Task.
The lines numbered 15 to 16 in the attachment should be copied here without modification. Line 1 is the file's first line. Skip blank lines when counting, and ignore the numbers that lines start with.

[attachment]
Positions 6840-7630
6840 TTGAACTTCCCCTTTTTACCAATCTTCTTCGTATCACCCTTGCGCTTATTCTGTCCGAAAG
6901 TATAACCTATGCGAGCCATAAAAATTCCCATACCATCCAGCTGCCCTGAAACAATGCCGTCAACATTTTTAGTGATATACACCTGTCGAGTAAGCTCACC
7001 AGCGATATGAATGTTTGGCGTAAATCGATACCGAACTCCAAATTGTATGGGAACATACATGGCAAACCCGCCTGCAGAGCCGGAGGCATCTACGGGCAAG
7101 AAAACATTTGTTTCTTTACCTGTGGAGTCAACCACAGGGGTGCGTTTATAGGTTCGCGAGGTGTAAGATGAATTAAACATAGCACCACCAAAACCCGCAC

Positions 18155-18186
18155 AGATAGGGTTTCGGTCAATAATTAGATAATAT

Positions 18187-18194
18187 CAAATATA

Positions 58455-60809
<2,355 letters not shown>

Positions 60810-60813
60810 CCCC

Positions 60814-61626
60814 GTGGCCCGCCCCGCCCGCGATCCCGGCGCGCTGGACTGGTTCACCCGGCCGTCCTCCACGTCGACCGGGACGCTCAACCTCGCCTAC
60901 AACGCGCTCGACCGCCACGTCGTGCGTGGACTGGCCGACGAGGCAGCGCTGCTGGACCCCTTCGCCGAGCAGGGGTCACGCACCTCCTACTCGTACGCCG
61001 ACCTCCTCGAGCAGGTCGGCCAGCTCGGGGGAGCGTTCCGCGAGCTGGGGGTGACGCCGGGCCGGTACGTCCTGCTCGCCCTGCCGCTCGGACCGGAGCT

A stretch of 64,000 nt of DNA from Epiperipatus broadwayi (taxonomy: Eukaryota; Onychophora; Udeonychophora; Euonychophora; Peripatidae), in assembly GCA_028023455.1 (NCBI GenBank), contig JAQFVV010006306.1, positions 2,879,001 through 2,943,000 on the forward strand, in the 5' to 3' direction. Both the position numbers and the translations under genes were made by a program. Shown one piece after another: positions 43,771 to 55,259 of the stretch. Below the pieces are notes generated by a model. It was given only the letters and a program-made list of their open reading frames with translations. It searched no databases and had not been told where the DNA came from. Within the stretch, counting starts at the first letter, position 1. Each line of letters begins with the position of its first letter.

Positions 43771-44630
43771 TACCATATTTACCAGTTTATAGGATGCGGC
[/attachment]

60814 GTGGCCCGCCCCGCCCGCGATCCCGGCGCGCTGGACTGGTTCACCCGGCCGTCCTCCACGTCGACCGGGACGCTCAACCTCGCCTAC
60901 AACGCGCTCGACCGCCACGTCGTGCGTGGACTGGCCGACGAGGCAGCGCTGCTGGACCCCTTCGCCGAGCAGGGGTCACGCACCTCCTACTCGTACGCCG